A Boy Scouts of America board member, who serves as CEO of global professional service company Ernst & Young, said he is against the Scouts' policy banning gay people from serving as leaders in the organization.
"I support the meaningful work of the Boy Scouts in preparing young people for adventure, leadership, learning and service, however the membership policy is not one I would personally endorse," said James Turley earlier this week.
"As I have done in leading Ernst & Young to being a most inclusive organization, I intend to continue to work from within the BSA Board to actively encourage dialogue and sustainable progress," he added.
Last week, the Boy Scouts of America revealed that they will review their 102-year-old policy prohibiting openly gay people from serving as scout leaders within the organization. The organization made it clear, however, that they have no current plans to actually change the policy.
"While we'll carefully consider this resolution, there are no plans to change this policy," said Deron Smith, the Scouts' public relations director, adding that the issue was a long-standing one that has been debated often.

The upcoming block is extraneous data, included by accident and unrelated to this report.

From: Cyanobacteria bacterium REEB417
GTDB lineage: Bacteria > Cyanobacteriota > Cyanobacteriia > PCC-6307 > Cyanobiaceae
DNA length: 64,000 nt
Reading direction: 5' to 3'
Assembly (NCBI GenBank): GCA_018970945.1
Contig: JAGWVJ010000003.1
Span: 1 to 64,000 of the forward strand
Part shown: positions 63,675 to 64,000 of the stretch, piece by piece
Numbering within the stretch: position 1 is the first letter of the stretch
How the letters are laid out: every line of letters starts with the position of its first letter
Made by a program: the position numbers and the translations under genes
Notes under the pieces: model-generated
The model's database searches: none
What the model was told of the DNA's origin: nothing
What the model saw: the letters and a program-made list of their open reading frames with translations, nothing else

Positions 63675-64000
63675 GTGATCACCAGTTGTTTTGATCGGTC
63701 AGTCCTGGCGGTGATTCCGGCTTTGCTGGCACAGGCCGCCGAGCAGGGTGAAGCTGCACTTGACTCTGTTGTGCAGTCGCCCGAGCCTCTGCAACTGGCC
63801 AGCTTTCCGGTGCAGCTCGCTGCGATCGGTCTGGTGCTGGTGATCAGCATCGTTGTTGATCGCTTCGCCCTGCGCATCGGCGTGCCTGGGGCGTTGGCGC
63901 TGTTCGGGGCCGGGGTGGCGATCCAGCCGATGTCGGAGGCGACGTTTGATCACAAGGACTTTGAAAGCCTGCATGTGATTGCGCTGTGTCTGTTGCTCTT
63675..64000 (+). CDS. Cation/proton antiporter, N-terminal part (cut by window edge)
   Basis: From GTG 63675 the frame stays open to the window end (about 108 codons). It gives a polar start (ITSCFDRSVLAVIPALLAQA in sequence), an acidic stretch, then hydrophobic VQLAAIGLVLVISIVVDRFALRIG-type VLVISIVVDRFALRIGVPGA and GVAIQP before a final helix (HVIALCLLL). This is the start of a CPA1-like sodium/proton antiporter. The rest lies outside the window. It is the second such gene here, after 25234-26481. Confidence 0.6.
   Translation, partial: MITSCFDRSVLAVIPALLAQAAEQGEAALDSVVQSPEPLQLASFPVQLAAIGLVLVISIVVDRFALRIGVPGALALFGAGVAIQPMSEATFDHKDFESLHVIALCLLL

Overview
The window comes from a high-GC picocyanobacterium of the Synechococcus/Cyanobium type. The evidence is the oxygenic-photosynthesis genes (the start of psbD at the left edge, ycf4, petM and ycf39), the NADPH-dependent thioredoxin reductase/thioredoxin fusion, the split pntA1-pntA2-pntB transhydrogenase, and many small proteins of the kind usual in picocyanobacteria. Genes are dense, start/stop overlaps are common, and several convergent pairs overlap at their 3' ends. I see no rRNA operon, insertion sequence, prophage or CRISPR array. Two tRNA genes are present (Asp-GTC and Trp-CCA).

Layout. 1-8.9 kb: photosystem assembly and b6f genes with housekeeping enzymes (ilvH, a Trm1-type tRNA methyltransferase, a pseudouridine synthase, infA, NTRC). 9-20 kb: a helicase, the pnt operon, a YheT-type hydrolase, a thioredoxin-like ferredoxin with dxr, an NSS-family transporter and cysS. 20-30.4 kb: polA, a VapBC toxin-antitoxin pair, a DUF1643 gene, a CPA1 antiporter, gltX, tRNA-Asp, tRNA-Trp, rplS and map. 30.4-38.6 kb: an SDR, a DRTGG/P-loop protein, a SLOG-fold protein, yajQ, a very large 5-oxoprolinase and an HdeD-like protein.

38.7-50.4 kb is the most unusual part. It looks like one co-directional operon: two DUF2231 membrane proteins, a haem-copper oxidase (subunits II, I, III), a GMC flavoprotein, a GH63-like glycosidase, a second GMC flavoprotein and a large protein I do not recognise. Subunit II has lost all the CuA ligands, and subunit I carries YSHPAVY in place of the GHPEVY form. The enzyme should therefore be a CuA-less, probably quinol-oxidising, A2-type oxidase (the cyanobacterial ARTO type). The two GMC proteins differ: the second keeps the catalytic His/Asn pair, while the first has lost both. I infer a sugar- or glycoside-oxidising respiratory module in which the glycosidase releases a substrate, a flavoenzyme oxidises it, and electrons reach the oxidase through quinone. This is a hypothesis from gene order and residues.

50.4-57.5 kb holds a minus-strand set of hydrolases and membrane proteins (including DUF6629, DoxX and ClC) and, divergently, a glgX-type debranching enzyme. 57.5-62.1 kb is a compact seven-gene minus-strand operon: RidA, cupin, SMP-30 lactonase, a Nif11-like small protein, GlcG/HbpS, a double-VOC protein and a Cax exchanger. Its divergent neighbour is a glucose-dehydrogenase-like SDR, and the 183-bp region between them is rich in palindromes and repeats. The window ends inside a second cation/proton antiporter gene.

"While the BSA does not proactively inquire about sexual orientation of employees, volunteers, or members, we do not grant membership to individuals who are open or avowed homosexuals or who engage in behavior that would become a distraction to the mission of the BSA," Smith added in a previous statement.
The debate was re-sparked when 20-year-old Zach Wahls, an Eagle Scout with two lesbian mothers, delivered more than 275,000 signed petitions, which included some notable celebrity names, asking the organization to reconsider allowing gay persons to serve as leaders.
"Clearly this shows that there's a little bit more internal discussion than they might be outwardly describing, so in a very real sense this was in a lot of ways kind of the best possible, most realistic outcome of that delivery of that Change.org petition," Wahls said, referring to the petition started in support of Jennifer Tyrrell, a 32-year-old Scout den mother in Ohio who was removed from her position because she was revealed to be a lesbian.
Two top Boy Scout leaders, National President Wayne Perry and Chief Scout Executive Robert Mazzuca, responded on Wednesday with a joint statement saying they respect Turley's opinion, but can agree to disagree.
"The Boy Scouts of America respects the opinions of our board members and are thankful for their leadership," the statement said. "While we have supporters and board members with different viewpoints on this issue, and who may choose a different direction for their organizations, we believe that good people can personally disagree on this topic and still work together."